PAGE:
JULY 8 Dharma Day, 1-4 14 Study day, 10-4 – Candradasa – Mythic Dimensions 15 Order Day 16 Four-week Introductory evening series begins – Mondays, 79pm 21 Introductory Day, 10-4 – Mindfulness of Breathing 21 Intermediate level meditation - Metta Bhavana - Sunada 22 Council meeting
SEPTEMBER 7-9 Ethics retreat – Karunasara 15 Introductory meditation, 10-4 – mindfulness of breathing 15 Fundraising Concert – The Silk Tones (Sunada) 16 Council meeting 16 Family Day 18 Padmasambhava evening 19 Six-week Introductory evening series begins - Wednesdays 21-30 Men’s GFR retreat 30-Oct. 3 Preceptors’ retreat
AUGUST 2-5 Meditation retreat – Amala – Anapanasati (Mindfulness with the Breath) 11 Introductory meditation, 10-4 – metta bhavana
For Your Information
FWBO CENTERS IN THE U.S. Newmarket, NH; Portland, ME; Belfast, ME; Lubec, ME; Somerville, MA; New York City, NY; Missoula, MT; San Francisco, CA; Seattle, WA; Richland, WA. DEFINITIONS OF PLACE NAMES Aryaloka = Noble Realm Akasaloka (the annex) = A place for finding the feeling of spaciousness in your life Shantiloka (the solitary cabin) = A place of peace Nagaloka (Portland) = A place of deep wisdom which resonates with the ocean of the Dharma WEBSITES OF INTEREST www.aryaloka.org www.nagaloka.org www.wildmind.org www.sfbuddhistcenter.org www.fwbomissoula.org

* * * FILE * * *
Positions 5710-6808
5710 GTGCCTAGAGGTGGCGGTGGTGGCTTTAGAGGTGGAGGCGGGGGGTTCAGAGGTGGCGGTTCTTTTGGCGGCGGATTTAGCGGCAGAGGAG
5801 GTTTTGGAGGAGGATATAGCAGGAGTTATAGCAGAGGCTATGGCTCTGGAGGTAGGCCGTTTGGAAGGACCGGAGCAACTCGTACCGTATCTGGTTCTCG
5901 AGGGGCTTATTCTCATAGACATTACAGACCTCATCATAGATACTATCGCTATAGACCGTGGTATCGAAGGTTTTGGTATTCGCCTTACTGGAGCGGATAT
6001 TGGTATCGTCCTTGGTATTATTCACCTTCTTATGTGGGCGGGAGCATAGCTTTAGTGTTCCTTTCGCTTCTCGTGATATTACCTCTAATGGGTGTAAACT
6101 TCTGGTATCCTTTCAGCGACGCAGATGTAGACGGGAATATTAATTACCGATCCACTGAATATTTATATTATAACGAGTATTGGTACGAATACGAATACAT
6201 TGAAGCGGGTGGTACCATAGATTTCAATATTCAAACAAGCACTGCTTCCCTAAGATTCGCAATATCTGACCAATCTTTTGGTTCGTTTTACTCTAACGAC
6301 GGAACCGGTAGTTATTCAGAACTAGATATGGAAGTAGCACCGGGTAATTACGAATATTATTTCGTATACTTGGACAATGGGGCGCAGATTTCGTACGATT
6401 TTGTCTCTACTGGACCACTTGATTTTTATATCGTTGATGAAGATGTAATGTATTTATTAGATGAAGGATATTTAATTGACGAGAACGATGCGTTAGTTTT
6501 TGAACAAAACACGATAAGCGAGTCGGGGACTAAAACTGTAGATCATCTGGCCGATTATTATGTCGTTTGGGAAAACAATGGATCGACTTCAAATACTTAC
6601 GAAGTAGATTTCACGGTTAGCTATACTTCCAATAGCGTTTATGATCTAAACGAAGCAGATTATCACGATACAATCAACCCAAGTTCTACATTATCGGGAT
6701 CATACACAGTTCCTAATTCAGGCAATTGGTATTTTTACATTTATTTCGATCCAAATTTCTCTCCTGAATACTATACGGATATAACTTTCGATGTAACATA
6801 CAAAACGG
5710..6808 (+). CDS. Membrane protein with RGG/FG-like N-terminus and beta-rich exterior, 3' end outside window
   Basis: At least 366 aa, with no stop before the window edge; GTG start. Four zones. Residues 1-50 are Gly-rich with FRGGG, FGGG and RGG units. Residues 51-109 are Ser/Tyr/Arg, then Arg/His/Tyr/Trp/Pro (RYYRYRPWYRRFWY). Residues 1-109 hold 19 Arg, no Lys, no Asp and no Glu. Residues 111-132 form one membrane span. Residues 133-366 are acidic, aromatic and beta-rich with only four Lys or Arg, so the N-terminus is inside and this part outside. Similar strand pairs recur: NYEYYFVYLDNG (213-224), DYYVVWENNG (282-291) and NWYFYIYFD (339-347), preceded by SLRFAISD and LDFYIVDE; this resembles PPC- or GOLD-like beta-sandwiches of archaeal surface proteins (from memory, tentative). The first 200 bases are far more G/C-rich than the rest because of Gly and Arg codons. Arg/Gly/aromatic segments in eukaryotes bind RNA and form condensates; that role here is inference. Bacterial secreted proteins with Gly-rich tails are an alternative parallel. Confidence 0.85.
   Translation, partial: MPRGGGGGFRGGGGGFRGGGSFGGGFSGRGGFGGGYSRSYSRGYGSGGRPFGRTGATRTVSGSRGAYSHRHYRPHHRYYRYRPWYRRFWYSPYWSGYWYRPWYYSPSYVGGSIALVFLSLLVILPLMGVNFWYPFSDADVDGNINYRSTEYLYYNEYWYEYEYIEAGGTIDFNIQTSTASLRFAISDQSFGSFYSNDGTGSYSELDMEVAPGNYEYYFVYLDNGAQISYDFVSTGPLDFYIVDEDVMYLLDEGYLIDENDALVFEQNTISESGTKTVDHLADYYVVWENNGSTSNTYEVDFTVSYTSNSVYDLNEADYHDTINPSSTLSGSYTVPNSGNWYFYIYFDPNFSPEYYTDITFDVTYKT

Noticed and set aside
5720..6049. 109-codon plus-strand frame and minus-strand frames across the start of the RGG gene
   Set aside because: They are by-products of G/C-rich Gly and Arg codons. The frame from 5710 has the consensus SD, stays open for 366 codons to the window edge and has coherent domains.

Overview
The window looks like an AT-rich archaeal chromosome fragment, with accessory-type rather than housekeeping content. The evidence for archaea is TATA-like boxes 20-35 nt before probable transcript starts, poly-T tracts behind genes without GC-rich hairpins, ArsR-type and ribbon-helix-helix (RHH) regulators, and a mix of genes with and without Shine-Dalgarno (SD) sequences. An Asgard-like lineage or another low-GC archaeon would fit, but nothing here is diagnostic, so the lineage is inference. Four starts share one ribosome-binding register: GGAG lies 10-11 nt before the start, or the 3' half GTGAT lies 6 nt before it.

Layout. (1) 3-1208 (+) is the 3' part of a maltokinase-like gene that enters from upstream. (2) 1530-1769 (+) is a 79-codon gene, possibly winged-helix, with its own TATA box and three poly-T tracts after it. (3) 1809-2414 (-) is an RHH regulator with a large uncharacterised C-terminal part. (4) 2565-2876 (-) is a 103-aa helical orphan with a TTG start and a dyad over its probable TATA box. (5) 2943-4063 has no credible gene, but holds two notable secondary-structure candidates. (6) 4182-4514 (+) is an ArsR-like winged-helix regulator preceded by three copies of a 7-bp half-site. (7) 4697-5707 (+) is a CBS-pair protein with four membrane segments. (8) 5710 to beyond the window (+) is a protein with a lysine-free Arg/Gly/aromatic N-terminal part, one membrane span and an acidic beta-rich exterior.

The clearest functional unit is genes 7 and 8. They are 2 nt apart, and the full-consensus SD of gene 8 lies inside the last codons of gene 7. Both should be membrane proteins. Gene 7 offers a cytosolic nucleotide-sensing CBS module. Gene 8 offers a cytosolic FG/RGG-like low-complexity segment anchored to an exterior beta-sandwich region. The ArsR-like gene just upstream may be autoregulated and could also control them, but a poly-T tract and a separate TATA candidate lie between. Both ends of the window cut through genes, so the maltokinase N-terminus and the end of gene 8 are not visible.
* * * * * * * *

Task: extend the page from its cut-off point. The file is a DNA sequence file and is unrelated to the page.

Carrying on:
www.taraloka.org www.buddhafield.com www.dhanakosa.com www.accesstoinsight.org www.urbandharma.org
www.beliefnet.org www.fwbo-news.com www.freebuddhistaudio.com www.flickr.com/photos/fwbo/sets
Published on Jun 1, 2007
* "Virya" by Marilyn Dyer * "Virya Lila-Style" by Viriyalila * "Sangha Notes" by Sandy Bonin * "Eco-Buddhism" by Denise Connors * Mindfulnes...